For me, I had been done with the relationship from early on.  It was so stressful living with him, that if it had been just me, I feel fairly certain I would have left him much sooner.  The fact was, though, it was not just me.  Even before he became physically abusive, there were two kids to think about.   I wanted them to have a real father.  I wanted to be part of a family. I did try to change to be more passionate for him.  I tried to answer his questions correctly to keep him from getting mad. I kept thinking if I could keep things relatively calm and explain to him how what he was doing was hurting me, that he would change.  It never happened. 

What about intervention programs?
Brad went into a battering intervention prevention program (BIPP, for short) somewhat voluntarily.   We had been in therapy for a short while and the therapist convinced him he should go.  Most of the other men there were ordered by the court.   I was very torn when he went, because I was pretty much done at that point and  was just getting things lined up so I could leave.   But I felt that I had to give him a chance, so I delayed my leaving a little.

He brought home a list of abusive behaviors in his paperwork.  I could have checked off almost every one.  I felt vindicated when I saw the list because it was given to him by the counselors in BIPP, where he had gone voluntarily.  It seemed like a vague admission of guilt.   He had to recognize himself on those pages, I thought. 
He came back from one of the later sessions and said “I found out I’m extremely manipulative.”   It was all I could do not to say “No sh*t.”  They had given him a checklist of manipulative behaviors, again I could have checked off almost every one.   He did seem to recognize himself on those pages at first.  It didn’t last very long, though;  he was back being manipulative a few days later. 

There were two things I noticed while he was attending BIPP.  First, he did not physically touch me or threaten to kill me as much.  That was, to him, a clear line.   He was still just as verbally and emotionally abusive, he still prevented me from leaving the room, he was still physically intimidating.  But now he usually threatened to throw stuff, rather than threatening to beat me or kill me.  It was only vaguely better, because I knew he could snap at anytime and he did.
Second, now he had an attitude.   His attitude was all high and mighty.  He would say, “I’m trying to change because I’m going to this class and you’re not trying.”    He would say, “I can’t change unless you do.”  He never really accepted that he was responsible for his behavior, and has not to this day.    He insisted my poor communications skills, my lack of passion, my ‘lying’, or what have you, were the cause of his behavior.    If I would change, then he could change. He went to BIPP for almost two months before I left him and there was no real improvement during that time frame. It was almost worse because of his attitude.  He kept throwing that in my face.  For me, it was a case of way too little, way too late.   It was very hard, but I knew I had to leave, in spite of the fact that he was now in a treatment program.  I felt a little guilty leaving him in the middle, but there was no way I could wait for the six months to be up.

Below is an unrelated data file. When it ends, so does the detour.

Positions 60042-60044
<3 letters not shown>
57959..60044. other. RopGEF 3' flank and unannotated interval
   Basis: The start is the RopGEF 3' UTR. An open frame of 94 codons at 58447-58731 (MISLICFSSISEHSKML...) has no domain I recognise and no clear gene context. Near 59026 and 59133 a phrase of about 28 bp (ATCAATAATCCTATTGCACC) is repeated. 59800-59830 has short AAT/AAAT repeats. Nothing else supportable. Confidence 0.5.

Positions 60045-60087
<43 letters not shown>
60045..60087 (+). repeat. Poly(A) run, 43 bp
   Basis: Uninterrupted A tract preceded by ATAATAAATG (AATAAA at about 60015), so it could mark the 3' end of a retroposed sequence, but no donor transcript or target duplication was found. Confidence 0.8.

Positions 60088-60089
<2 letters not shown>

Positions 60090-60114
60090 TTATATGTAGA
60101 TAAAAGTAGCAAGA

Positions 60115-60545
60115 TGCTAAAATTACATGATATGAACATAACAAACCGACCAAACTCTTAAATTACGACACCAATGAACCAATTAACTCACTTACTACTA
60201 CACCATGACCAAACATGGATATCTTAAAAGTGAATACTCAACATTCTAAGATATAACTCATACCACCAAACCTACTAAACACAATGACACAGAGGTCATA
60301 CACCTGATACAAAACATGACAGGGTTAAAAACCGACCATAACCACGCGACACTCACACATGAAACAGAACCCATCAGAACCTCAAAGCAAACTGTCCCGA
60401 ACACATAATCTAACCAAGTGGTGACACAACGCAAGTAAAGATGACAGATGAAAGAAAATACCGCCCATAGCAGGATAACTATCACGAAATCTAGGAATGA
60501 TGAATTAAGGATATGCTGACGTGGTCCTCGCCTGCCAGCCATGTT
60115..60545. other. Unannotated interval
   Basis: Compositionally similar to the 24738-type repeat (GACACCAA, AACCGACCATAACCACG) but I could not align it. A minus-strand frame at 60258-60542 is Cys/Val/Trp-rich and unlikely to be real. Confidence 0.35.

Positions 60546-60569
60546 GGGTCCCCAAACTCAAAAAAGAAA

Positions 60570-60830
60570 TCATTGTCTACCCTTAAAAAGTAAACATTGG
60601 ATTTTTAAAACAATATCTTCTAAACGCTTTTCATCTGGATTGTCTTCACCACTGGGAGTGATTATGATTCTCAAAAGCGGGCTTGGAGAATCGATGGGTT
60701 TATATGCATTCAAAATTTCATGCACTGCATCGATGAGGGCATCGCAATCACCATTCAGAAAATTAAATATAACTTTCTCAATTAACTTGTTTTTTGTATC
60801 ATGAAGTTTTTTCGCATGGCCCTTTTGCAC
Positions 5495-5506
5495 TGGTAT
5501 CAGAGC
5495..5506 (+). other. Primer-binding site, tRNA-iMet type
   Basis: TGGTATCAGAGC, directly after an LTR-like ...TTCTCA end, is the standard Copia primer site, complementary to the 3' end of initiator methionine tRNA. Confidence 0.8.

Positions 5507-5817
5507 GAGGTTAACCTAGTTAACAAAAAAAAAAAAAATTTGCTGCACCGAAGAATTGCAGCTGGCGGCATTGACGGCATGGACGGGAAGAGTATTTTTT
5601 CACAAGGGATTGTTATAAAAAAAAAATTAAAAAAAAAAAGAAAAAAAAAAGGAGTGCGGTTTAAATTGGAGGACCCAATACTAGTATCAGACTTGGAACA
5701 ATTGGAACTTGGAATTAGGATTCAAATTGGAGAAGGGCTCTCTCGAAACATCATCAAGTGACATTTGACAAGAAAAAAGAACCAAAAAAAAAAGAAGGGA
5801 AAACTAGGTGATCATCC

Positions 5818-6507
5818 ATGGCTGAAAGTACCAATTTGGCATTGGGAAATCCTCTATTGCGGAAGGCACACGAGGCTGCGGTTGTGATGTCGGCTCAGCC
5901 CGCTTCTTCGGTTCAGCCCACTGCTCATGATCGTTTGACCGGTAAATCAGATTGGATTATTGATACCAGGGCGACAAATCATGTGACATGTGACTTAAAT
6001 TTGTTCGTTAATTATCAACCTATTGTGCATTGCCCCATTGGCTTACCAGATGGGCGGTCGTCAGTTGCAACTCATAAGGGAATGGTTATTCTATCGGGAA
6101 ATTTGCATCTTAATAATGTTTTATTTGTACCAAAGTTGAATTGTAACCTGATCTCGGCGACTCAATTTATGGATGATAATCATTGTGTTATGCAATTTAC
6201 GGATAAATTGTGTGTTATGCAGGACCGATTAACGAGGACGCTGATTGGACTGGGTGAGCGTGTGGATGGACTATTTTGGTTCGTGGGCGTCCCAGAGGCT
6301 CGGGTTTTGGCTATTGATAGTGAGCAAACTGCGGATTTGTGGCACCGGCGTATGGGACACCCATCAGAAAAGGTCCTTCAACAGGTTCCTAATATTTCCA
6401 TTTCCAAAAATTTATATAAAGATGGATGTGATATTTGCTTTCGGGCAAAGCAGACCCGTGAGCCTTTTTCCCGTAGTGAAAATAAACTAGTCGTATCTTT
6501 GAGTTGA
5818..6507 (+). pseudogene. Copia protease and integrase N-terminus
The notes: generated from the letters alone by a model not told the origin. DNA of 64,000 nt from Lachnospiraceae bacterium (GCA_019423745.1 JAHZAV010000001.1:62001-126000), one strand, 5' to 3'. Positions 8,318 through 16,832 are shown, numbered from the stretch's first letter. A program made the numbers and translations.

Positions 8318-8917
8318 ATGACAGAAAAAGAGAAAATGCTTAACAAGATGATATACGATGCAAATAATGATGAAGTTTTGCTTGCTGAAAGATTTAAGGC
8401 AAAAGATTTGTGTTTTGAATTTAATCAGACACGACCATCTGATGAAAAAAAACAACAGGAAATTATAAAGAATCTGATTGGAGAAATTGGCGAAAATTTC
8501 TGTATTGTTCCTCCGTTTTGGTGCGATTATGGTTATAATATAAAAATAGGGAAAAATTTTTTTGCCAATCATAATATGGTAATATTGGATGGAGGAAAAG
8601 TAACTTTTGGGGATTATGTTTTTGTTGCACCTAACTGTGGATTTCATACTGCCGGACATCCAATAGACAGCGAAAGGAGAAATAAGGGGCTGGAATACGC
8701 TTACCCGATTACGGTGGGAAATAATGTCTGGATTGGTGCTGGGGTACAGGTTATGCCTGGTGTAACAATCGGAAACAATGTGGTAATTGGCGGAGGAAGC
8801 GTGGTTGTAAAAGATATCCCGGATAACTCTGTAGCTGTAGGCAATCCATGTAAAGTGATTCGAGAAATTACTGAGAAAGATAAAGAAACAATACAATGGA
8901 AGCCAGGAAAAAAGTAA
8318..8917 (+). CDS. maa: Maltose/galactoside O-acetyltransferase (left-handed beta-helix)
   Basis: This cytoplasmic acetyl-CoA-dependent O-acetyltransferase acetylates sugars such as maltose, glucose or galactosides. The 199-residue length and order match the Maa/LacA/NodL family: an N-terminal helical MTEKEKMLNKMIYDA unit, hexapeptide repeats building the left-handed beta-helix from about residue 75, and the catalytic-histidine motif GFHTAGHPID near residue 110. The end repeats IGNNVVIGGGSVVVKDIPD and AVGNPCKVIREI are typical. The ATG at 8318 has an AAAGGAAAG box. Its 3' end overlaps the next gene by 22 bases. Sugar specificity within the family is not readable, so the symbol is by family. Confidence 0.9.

He quit going to BIPP for about a month because after I had him removed from the house he was in a drunken stupor for two weeks, and then he was in rehab.  He was now court ordered to go because of the protective order.   It was a six month program, but he ‘failed’ the first session because he refused to write me some sort of letter, apologizing, perhaps, I’m not sure.  So he had to go for another four months.    It was the day after moving day in December, when he cussed at me and physically prevented me from leaving my house, that I received a form letter from the BIPP program saying he had completed the course.  Ironic isn’t it?  I wanted to scream “It didn’t help.”  I know these programs provide the right information to these men, I have done a fair amount of research.  The problem is that getting the men to truly want to change and to recognize that they are responsible for their behavior is almost impossible, it seems.    You hear cases of men getting better and then teaching the BIPP type programs.  Most, however, continue to blame others, or circumstance, or substance abuse for their behavior.  
It’s so ingrained in their personalities that they seem incapable of seeing their way through to change.  This article is very helpful in explaining the situation and providing some evaluators for whether he has changed.

As I was going through the divorce and now as we are into the routine, there are moments when I think he gets it, and I think he might have changed.  But I am always disappointed.  Eighteen months after I left him, and he repeatedly called and texted, and was verbally abusive to me today on the phone.  Of course he was, he has not changed at all.  The difference is,  I could hang up on him and not worry about any repercussions right away.   I will still have to deal with him at soccer practice tomorrow.  But maybe he won’t show up, maybe he will have calmed down.  At least it will be in public, so the chance for him to do something really bad is minimal.  

Bottom line, without serious intervention, they will never change.  You can’t change them.   They have to get help to understand what they are doing is wrong.  Some of them have to go to jail to understand that they need to change.  They have to really want to change.  Only you can decide if you are willing to wait around on the off-chance that they might get better.